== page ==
Dating and Relationship Advice

MSN recently reported a story about the "relevant factor" millionaires' personality traits reveal about wealth accumulation. The tagline of the article is: "Want to be a millionaire? Turns out, your personality might help — or hurt — your chances." Based on the highly validated personality test called "The Big Five," this article discusses what researchers found when they studied the personalities of over 20,000 people, with just over 1,000 being millionaires. The "Big Five" traits are neuroticism, extraversion, openness to experience, agreeableness, and conscientiousness. The study found that risk tolerance, emotional stability, and extraversion were common among self-made millionaires and muted in people who inherited their wealth. "The higher the wealth, the more pronounced those personality traits were," the study said.

This is the first time a study of this caliber on millionaires has been done, and the results seem to make sense. At the very least, they are based on axioms and platitudes common in our culture: "high risk, high reward," "hard work equals wealth," "it's not what you know but who you know," etc. But the article doesn't cover just where personality comes from in the first place. It acknowledges that German millionaires may have a different temperament overall than millionaires in other wealthy countries. Still, it doesn't offer hypotheses that account for such differences, which leaves me with the question of how much we should be relying on personality tests, however validated they might be.

This is especially relevant as more and more dating apps reflect the option to include the results from one or more popular personality tests, especially the Enneagram or the Myers Briggs. Unsurprisingly, conversations about personality tests and assessing compatibility based on a potential date's Enneagram number or Myers-Brigg type have skyrocketed in the dating world. Still, very little of it questions the validity of these tests, and even less of it has been about what we might be leaving out by relying on a set of letters or a number when swiping on the apps. It should go without saying compatibility cannot be determined solely "on paper" or by a profile.

Even if personality tests are "accurate," they can only go so far. The dating world seems to be heading increasingly into a data-driven world. We run the risk of flattening people out to a number or score on an arbitrary exam that, at least in the case of Myers Briggs, doesn't actually work for everyone. (The Myers Briggs or MBTI personality test does not work for neurodiverse people. It not only leaves a large group of people completely out of the discussion, but it doesn't explicitly say that which further marginalizes and invisibilizes people with disabilities in a field that is already quite unfriendly to us most of the time).

When I've challenged the dominant conversation around personality tests, the pushback has largely been to the effect of, "But this is a beneficial tool in my self-growth." That may be the case, and that's fantastic if it helps spur growth, but that isn't how people use it in the dating world. Self-growth and evaluating others by whether they're a "Loyal Skeptic" or a "Hopeless Romantic" are not the same thing. Deciding whether to further connect with someone or not based on this or that result from a personality test is in many ways antithetical to self-growth. Judging whether to give someone a chance or not based on a series of letters or a number does not require you to challenge yourself, put yourself out there in a relationship, or focus on the other person and your dynamic.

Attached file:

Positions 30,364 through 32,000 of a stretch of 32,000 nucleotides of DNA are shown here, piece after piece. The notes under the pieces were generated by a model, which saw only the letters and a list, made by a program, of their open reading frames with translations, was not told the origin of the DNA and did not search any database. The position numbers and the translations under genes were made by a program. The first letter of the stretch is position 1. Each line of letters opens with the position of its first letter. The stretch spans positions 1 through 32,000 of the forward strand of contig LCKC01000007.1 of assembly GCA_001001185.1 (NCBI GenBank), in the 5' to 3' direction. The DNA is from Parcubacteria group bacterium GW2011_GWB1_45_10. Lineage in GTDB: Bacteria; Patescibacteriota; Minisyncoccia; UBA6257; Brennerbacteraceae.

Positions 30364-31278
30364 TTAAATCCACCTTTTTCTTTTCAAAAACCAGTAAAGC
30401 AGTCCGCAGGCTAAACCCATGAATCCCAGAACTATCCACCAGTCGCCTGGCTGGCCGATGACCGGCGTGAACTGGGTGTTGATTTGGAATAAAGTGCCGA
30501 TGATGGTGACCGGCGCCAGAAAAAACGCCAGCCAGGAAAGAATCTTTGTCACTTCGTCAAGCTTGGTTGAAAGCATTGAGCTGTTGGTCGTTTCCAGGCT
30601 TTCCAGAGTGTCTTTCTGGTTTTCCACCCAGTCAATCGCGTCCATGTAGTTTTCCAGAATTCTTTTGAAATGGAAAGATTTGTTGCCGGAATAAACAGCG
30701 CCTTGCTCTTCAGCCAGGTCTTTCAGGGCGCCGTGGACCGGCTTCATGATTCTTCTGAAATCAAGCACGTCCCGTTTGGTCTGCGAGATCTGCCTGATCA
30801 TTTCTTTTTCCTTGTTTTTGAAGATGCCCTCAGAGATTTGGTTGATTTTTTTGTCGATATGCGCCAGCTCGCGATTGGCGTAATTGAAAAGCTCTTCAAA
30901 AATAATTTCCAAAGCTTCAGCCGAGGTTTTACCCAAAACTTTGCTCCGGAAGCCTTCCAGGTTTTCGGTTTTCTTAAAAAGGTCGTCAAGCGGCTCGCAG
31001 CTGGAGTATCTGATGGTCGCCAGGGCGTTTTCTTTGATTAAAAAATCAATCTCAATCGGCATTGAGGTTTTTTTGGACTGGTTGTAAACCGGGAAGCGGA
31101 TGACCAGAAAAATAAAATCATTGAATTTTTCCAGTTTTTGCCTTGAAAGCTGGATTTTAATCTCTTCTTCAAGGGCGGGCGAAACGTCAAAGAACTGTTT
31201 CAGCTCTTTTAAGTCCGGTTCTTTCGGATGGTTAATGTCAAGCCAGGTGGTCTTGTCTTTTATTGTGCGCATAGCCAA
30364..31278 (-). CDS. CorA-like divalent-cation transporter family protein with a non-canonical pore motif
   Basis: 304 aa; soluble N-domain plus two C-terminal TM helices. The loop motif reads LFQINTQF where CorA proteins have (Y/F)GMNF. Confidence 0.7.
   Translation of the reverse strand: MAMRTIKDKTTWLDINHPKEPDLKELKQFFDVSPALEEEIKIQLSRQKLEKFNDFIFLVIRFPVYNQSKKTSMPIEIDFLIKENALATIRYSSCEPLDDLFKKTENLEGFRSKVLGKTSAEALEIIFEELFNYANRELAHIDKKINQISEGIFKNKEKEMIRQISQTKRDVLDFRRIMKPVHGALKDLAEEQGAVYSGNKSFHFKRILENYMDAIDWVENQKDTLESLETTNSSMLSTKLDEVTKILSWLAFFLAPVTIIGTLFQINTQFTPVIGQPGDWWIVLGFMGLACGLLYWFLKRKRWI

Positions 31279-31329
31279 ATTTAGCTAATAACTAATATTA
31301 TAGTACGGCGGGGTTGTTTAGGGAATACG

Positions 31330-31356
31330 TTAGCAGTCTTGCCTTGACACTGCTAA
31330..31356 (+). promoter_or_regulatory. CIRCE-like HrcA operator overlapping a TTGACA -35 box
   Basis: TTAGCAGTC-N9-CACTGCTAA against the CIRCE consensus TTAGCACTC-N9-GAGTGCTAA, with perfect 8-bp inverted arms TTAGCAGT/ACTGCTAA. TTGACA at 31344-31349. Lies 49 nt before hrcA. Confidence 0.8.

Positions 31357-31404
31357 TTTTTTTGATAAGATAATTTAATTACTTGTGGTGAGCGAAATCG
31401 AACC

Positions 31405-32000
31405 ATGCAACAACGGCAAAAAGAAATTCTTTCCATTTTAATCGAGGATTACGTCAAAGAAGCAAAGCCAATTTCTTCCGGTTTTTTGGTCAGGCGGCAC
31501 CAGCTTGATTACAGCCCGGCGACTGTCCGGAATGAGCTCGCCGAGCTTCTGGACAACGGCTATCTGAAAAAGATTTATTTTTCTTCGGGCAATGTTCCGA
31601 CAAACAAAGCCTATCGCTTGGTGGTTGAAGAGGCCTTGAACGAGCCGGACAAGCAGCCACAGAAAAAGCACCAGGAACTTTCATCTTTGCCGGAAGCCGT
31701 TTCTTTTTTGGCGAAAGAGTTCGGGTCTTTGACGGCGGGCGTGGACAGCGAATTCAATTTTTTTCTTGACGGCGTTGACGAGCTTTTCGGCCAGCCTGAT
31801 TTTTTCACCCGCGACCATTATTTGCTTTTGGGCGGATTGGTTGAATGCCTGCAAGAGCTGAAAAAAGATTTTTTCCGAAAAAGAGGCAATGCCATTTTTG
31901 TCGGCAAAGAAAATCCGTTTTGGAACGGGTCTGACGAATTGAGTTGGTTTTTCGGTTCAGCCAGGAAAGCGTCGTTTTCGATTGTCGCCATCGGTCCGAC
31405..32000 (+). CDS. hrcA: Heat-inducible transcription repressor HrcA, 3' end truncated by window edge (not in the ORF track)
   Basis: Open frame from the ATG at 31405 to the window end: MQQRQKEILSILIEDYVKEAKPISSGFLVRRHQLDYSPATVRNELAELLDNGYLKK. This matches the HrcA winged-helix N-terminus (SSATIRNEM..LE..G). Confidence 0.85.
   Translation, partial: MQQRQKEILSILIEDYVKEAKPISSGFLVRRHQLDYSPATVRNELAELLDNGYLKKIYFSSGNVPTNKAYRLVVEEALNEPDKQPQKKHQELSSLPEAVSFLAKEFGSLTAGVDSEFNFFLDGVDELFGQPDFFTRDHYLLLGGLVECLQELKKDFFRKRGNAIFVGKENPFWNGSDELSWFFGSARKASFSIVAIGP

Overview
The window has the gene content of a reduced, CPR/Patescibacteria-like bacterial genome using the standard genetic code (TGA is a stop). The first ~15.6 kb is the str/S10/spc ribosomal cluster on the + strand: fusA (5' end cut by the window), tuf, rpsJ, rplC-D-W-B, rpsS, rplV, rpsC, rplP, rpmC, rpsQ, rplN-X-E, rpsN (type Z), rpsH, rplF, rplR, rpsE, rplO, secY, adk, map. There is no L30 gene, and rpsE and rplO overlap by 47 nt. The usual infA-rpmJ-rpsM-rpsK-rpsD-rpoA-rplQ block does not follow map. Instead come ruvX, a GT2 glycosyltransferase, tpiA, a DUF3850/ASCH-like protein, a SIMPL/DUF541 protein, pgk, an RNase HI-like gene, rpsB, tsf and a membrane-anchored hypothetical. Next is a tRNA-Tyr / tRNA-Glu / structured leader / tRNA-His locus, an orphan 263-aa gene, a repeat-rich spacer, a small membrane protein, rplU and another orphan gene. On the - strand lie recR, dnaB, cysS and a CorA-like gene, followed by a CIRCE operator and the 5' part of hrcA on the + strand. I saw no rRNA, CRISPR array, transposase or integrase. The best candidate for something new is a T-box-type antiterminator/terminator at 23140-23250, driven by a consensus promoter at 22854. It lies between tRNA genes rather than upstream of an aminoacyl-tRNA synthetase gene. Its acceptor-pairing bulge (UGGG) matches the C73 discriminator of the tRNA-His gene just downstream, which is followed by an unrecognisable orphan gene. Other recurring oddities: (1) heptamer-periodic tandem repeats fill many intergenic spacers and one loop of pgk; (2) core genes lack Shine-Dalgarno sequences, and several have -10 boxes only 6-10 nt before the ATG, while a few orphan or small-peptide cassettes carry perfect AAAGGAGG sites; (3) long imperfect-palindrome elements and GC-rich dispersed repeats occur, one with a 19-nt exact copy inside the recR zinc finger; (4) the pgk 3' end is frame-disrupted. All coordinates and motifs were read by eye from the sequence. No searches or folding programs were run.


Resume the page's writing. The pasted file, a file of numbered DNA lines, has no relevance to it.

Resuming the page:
And, even if you don't end up clicking with someone, it's hardly going to be because the Enneagram schema says "fours and sevens shouldn't date" or "two eights will have these problems in relationships." In the Age of Computerized Information, we have access to more data than ever. Yet, online dating is a reputation for being difficult and painful for many people. Thus, more information has not necessarily equated to better matches and happier couples. My parents didn't know about the Myers-Briggs until their 42nd year of marriage, and it's not like they were struggling to stay together before the explosion of personality tests.

Personality tests can cause harm by deluding people into thinking they are compatible or that they "should" work great together and wasting time forcing a relationship that just isn't good for either. On the flip side, the way people talk about compatibility through personality tests, you'd think personalities were something people cannot change. But that certainly hasn't been my experience with my own personality over my lifetime thus far? I am a VASTLY different person than I was ten years ago, so much so that my decade-ago self would not recognize my current self. Perhaps there are a few similar threads. But overall, the growth that my circumstances in life have invited me to undergo this last decade has essentially given me a personality transplant, which is reflected in my Myers-Briggs scores from age 20 compared with now. These are results that are not supposed to change, and yet, every letter of mine did.

It's this claim to get to the essential, unchangeable core of an individual's personality that damages the dating world. People make permanent decisions about potential mates based solely on a score they have been told doesn't change. But, if that's true, what's the point of knowing the personality template of millionaires? Either you've hit the jackpot personality-wise, in which case you don't need the reassurance of a personality test to inform you of how successful you are, or you're not the "type" who will make it big financially someday, so why bother? The consequences of personality tests in our dating life could be just as bad.

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